November 7, 2011 by Dan Swinhoe
The history books will read something like this: Sometime in 2009, Metallica and Lou Reed (of Velvet Underground fame) were inducted into the Rock and Roll Hall Of Fame based on former glories long past. To stay relevant they decide to make an album together. The world reeled back in horror,And cover was a mannequin in a wig with no arms.
‘Lulu’ is an album, or at a lengthy 95 minutes, a marathon of songs based on the plays of Frank Wedekind, a German playwright from the early 20th Century. On paper, it’s a mix of two legends from different disciplines of music coming together. In reality, it’s more a creepy uncle ranting over metallic demo tapes.
The danger is here to give a knee-jerk reaction, to say it’s shit because it is so easy. Or go the other way and defend it as art. The critical response has not been kind, even the people defending it agree it’s a bit shit. Some will say it’s good like an album like this can be made and released widely in days when Gaga, Rhianna and Tiny Tempah rule the world. In a way that’s true, musical diversity should be encouraged, but even diversity and experimentation need limits.
Opening with ‘Brandenburg Gate’, the main fault with ‘Lulu’ is exposed. It sounds like two different songs played over the top of one another. The band play an upbeat acoustic number while Reed rants out of tune and out of time over the top. ‘The View’ is probably the most cohesive out of the lot, although ‘Dragon’ eventually seems to come together some six minutes in. A lot of reviews have talked about the oil and water nature of the results, and that’s a fairly accurate description. ‘Mistress Dead’ is a relentless ‘Kill Em All’ thrash beat that wears thin after seven minutes, While ‘Pumping Blood’ is a chugging number that lumbers for another seven minutes, with neither leaving any sort of impression. For every minute with a passible riff or passage, there’s another minute (usually two or three) that it goes on for too long with Reed warbling over the top.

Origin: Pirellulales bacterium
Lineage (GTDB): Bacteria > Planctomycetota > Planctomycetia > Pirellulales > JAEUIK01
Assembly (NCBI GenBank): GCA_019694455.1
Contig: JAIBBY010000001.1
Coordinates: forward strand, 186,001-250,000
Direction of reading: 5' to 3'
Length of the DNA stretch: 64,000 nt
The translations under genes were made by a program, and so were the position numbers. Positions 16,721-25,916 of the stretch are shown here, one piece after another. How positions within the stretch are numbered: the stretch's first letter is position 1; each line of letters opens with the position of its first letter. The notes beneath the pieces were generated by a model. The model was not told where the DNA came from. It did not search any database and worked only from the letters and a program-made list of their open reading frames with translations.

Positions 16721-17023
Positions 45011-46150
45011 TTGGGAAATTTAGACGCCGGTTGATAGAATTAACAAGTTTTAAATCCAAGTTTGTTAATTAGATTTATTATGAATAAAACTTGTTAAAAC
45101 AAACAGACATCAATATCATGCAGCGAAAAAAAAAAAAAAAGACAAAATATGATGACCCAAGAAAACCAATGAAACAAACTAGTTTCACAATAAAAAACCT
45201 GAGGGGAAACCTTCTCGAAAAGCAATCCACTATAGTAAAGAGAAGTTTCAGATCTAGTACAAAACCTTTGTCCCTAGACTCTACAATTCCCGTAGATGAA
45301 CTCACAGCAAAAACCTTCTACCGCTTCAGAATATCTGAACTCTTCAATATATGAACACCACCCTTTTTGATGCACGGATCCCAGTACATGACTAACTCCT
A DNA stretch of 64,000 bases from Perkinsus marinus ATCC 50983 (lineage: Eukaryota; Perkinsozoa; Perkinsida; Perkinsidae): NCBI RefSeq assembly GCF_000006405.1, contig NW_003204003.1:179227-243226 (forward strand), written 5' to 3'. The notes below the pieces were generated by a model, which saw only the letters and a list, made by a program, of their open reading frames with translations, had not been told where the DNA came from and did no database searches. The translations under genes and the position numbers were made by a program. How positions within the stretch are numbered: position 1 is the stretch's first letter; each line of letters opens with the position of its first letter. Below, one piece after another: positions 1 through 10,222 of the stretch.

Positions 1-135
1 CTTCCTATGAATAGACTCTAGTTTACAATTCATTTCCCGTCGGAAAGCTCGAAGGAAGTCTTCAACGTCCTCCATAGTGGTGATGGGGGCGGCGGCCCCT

Alot of Metallica fans will get angry at this whether or not they’ve listened to it. The first thirty-second sample of ‘The View’ was enough to think it might lose in a popularity contest with Hitler and Syphilis. They’ve been tested enough since the days of ‘Load’ and want some creative consistency, and it’s quite possible the mere idea of Lulu has pushed them over the edge.
But you’ve got to admit, Metallica have balls. You have to admire their total disregard for their fan-base, it takes guts to make an album they knew (and if they didn’t- Seek help Lars) the fans would hate. And it’s worth taking note that Megadeth’s ‘Th1rt3en’ is released on the same day, and the different approaches they’ve taken. Megadeth have spent most of their career giving fans what they want and had a strict quality control while Metallica have essentially released every musical fart they’ve recorded in the last 20 years.
I have to admit I don’t know a lot about Lou Reed, purveyor of all things Arty and avant-garde (a dangerous by-word for self-indulgent bollocks), I know he was in The Velvet Underground, and as far as I can determine he has spent a career taking the piss and calling it art. For his part, there’s plenty if lyrics about sex, tits, violation and all sorts of other nasty shit. His voice is shaky and tuneless. Less art, more like some sort of soundtrack to do some nasty deeds to unsuspecting people who live nearby. It’s uninspiring at best, and just sad at worst, but my biggest problem with it how conservative masses panic about every metal album with some slightly odd-looking (but essentially nice) chaps on the cover, but this gets national advertising? Doesn’t make sense to me.
Reed is the problem here. I’ve always taken the stance that vocals are as important to the effect of an album as the guitars or drums, maybe even more so. (How many metal bands would be bigger if they had a clean singer?) And if this was a Metallica album, I’d say it’d have the potential (with a bit of trimming) to be excellent. For them this was a big jam, and shows a band musically on fire, and provide a backbone that makes this far more listenable than if it was a Reed solo attempt.
Maybe a collaboration with Nick Cave would’ve been a better choice. He’s a quality dark poet, and Metallica have shown they can work with his music on their cover of ‘Loverman’. Hope you’re taking notes Lars, this is good advice. Collaborations with musicians outside the safety-net of your musical sphere is a dangerous game. Chris Cornell had to reform Soundgarden to get the fans to forgive him for joining forces with Timbaland on ‘Scream’. Quite what Hetfield & Co. (does anyone care what Reed does?) will have to do is anyone’s guess, although Lou Reed admitting ‘Tallica fans want him dead might be a hint.
How it will be looked at in years to come is hard to say, but bets are on not well. but at least bob rock can finally rest easy now he knows he isn’t responsible for Metallica’s worst album. Hal Willner is now the unlucky bearer of that albatross. Worth a listen, even for curiosity sake, but be warned, 95 minutes is a long time that you will not get back.